A history

Johnstone Park is the oldest park in the city of Bartlesville. Land for the 78.89-acre park was purchased September 11, 1903 – just six years after Bartlesville’s incorporation and four years before Oklahoma gained statehood. The river bend on which the park is located was originally the site of the Carr-Bartles Mill, a grist mill built by New York businessman Nelson Carr in 1870 and purchased by businessman and farmer Jake Bartles in 1877.

The Nellie Johnstone No. 1, the first commercial oil well in Oklahoma and named for the daughter of oilman William Johnstone, was drilled by William Johnstone, George Keeler, and Frank Overlees on current park land in the spring of 1897. The land was allotted to Nellie Johnstone in 1903, and production began that same year. A total of 100,000 barrels – approximately 4.2 million gallons – of oil were pumped from the well before it was plugged in 1948. By 1915, the now-married Nellie Cannon sold the land to the City of Bartlesville with the condition that a park be built and named after her father. The park quickly became a center for recreation and play for the citizens of Bartlesville. Today, a replica of the oil well stands at the site of the original rig.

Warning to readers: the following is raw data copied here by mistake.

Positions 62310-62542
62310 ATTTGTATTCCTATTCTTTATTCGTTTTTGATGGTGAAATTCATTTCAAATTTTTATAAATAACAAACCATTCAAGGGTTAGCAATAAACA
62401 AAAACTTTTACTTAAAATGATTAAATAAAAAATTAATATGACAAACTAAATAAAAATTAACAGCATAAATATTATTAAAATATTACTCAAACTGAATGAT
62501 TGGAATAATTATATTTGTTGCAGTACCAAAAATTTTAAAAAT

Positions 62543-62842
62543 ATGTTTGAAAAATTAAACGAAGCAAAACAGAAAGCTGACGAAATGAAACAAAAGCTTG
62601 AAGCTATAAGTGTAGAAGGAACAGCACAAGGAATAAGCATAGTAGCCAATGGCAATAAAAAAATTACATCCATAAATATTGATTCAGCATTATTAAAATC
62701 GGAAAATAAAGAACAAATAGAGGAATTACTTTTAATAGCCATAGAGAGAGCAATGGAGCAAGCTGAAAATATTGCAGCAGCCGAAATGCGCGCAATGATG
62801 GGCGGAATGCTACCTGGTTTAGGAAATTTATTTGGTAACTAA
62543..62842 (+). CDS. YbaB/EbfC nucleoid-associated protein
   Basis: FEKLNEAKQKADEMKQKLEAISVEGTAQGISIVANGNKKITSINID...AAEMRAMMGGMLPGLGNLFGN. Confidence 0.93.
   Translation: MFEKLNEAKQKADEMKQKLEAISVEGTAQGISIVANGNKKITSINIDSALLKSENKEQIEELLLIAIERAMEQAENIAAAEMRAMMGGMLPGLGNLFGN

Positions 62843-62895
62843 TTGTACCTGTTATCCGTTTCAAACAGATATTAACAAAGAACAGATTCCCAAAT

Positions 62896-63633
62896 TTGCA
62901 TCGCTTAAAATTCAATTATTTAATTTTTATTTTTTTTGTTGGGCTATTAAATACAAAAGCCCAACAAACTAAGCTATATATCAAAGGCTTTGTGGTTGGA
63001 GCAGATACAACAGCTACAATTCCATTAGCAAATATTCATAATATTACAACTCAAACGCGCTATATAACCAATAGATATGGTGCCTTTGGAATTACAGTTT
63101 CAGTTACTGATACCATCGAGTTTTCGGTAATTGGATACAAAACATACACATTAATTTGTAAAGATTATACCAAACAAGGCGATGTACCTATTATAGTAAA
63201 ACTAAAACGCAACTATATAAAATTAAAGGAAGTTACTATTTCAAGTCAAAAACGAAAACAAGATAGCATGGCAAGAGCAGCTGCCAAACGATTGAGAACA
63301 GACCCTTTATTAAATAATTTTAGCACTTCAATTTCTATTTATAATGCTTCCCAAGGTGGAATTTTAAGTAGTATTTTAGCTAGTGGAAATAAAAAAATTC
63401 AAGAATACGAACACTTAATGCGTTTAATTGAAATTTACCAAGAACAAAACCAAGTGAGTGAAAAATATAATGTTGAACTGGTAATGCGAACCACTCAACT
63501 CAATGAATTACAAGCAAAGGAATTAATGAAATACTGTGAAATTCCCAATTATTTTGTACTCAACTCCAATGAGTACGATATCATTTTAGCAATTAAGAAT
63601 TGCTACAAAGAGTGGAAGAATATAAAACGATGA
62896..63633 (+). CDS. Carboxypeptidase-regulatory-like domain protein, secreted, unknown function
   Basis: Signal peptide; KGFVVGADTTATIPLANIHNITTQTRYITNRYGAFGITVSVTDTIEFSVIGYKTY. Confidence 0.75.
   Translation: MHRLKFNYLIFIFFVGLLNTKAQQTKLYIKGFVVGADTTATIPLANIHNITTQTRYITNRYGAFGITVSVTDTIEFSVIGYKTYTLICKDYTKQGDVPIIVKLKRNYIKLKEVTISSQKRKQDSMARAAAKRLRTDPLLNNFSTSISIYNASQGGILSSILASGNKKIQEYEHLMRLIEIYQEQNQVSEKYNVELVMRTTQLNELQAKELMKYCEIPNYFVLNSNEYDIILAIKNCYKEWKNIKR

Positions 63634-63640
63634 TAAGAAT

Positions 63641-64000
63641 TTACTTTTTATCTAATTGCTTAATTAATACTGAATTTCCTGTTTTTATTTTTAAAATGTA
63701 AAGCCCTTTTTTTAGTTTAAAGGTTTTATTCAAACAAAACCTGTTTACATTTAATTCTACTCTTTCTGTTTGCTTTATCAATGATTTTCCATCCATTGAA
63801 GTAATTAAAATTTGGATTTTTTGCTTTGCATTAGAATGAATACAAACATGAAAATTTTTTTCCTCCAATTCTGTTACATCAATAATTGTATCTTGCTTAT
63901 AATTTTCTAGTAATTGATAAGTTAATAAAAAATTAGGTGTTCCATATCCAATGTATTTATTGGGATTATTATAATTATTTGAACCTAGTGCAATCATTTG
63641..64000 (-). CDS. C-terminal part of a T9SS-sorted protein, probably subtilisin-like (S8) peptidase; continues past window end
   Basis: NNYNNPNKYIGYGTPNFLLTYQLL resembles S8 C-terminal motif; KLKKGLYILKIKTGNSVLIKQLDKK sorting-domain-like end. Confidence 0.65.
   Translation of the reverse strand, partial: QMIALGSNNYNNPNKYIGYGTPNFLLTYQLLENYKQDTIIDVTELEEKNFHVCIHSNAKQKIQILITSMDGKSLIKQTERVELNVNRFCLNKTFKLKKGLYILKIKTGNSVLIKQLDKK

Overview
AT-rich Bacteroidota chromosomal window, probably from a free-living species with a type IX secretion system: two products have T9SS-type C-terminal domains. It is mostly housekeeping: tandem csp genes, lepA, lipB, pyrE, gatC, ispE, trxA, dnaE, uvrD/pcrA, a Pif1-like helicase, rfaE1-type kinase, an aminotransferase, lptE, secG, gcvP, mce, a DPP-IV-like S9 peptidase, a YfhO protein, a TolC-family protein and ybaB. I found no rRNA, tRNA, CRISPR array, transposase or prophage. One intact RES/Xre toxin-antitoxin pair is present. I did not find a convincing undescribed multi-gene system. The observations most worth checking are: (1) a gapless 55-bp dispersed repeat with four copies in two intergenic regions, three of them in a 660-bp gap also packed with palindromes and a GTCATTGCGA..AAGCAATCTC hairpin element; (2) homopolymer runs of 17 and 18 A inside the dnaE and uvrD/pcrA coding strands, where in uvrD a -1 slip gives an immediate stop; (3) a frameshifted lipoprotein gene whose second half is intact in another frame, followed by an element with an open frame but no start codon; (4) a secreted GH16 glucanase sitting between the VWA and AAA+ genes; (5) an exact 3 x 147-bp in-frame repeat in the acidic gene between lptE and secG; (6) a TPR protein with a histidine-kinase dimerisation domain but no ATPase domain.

Fun facts

  • The remaining foundation stones of the Carr-Bartles Mill can be seen from the Diamond Jubilee Pavilion. The mill was built in 1870 by Nelson Carr, who sold the mill to Bartlesville and Dewey founder Jacob Bartles in 1875 for $1,000. The mill was the first business establishment in what is now Bartlesville.
  • Johnstone Park is home to the largest White Ash tree in the state of Oklahoma.
  • The Caney River, which runs through the park, was used in the early 1900s as a place to swim and bathe.
  • A bridge located in the park and embellished with swastikas doesn’t symbolize what you might think (click here for more information).

Park amenities